The "green" bandwagon moves triumphantly through our communities. Where we used to be called "tree huggers" and fringe conservationists - many now understand that sustainable hospitality is within reach, where we can be good stewards of the environment AND make money.
Let's put the green movement in perspective, just from today's news items. Detroit still pimps the Hummer and SUVs, big oil is even bigger, and our governments refuse to address global warming. Areas of the world have fragile ecosystems under siege, the glaciers are melting (Boston the new Miami?), and certain species require protection. Oil, landfills, the greenhouse effect, acid rain, even consumer products are all creating risk and no reward, much less a palatable future perspective.
Do you remember how it all started? Saving the spotted owl, voluntary recycling, return deposit on your beer and soda containers, trying to reduce smog, save a tree campaign, and so forth. Huge advances to present, yet we are at quite a crossroads. Fortunately, we have an educated consumer, and technology, systems and products have adapted to the marketplace and the realities of how we exist. We have the means to act, we can be responsible citizens and we can make money, too. "Green" is a portal to hospitality success. Let's take a short tour of our challenges and opportunities.
A major chunk of your budget. What are the options here? Look at Vail, Colo. Rob Katz, C.E.O., Vail Resorts, made an extraordinary commitment. "By embracing wind power as a clean and renewable source for 100 percent of our company-wide electricity use, we want to reinforce our commitment to the natural environment in which we operate." Facilities throughout the world harness solar power, particularly in Southern climes. Consider reducing the wattage of your light bulbs. Offer linen replenishment and service every other day. There are just too many options not to seek alternatives, which will be cost effective and not guest intrusive.
Design, construction, renovation and maintenance:
I, for one, would welcome some innovative design work beyond the chain "cookie cutter" norm, which hurts my sensibilities. And, while you are at it, give me a new look for construction elements—low volatile organic compounds in your paints and adhesives, materials with recycled content, modular units, even options for reuse of computers and your FF&E. Look at what Logan Airport in Boston accomplished with the reopening of Terminal "A", as reported in the Boston Globe.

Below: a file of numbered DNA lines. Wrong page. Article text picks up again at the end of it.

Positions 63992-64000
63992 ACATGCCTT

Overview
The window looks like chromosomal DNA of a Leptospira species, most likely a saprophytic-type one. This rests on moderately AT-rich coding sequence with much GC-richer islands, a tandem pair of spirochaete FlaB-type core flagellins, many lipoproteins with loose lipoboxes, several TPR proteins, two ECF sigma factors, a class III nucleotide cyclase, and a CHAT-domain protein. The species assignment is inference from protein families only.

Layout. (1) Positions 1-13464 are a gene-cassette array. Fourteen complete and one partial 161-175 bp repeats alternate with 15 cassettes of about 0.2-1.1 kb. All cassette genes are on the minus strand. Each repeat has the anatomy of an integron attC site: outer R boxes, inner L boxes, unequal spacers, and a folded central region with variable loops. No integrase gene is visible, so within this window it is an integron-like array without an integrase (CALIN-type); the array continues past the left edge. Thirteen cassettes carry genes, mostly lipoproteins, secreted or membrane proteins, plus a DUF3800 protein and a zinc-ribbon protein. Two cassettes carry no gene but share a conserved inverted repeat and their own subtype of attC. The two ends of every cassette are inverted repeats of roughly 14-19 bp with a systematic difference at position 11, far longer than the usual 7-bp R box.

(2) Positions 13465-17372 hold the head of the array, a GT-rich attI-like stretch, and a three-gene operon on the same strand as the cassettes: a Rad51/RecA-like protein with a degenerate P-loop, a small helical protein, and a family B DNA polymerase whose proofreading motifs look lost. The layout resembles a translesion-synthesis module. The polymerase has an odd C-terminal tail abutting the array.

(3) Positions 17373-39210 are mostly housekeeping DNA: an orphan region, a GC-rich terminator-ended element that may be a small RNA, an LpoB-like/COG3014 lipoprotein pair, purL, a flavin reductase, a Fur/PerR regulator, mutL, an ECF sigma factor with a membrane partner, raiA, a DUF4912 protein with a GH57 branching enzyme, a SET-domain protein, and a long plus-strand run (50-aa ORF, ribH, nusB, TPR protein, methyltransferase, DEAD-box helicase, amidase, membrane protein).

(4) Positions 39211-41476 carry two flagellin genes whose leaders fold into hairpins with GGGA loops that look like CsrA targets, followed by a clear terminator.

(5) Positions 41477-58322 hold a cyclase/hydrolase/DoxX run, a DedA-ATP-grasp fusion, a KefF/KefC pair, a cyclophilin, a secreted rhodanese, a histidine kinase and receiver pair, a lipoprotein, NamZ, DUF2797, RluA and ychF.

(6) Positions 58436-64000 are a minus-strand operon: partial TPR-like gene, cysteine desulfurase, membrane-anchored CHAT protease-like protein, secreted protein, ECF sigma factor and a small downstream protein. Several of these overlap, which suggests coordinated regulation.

The article said: "The windows reflect heat to trap warmer temperatures inside when it's cold and keep heat out in the summer, reducing power usage. The interior lights dim when natural light shines from the outside, and, in the restrooms, the urinals are waterless and the faucets are low-flow. There's drip irrigation for landscaping and storm water filtration to remove pollutants from rain runoff." Folks, this is an international airport, not a lodging or restaurant. Think what you could do.
Water conservation, heat and cooling:
This goes beyond the old brick in the commode and "shower with a friend" mentality. Environmental showerheads and toilet tank fill diverters can dramatically reduce water usage. Of course, your solar panels or other apparatus can help with the heating/cooling issues, or you might want to consider what Almond Resorts, Barbados, created to irrigate their golf course with waste water. All are doable.
Solid waste management:
It is reported that in the United States, we are up to 230 million tons a year, of which two-thirds reside in landfills or incinerators. I do not think this is a case of one's detritus being another's collectable treasure. It is junk! Recycling is the answer, and for restaurants they should be looking at food rescue, alternatives for cooking oils and composting programs.
Environmentally preferred goods/products:
How much of the above solid waste represents our passion for packaging to consumers? We still get our coffee in Styrofoam cups and plastic pervades our lives. Why not use amenities that are environmentally sound, yet elegant in their presentation? Or, paper products made from recycled sources? All these and more are out there in the marketplace. Change your purchasing practices and mentality!
What many in the hospitality industry have yet to grasp is that their guests already practice environmentally sound behaviors at home. They recycle, pay attention to the goods and services they purchase, fret over energy costs, turn off the lights in rooms not in use, and seek alternatives in renovating their homes. Your guests are already on the environmental bandwagon, and, when they visit you, yes, they want special attention and care, but not at the expense of the environment. Matter of fact, they expect you to protect the very facility and destination they choose to visit. They want to be informed about what you specifically are doing on their behalf. They will not complain, and, matter of fact, they will become your best partners for the "green" effort.
John R. Hendrie is principal of Hospitality Performance, Merrimac, Mass. He can be reached at firstname.lastname@example.org.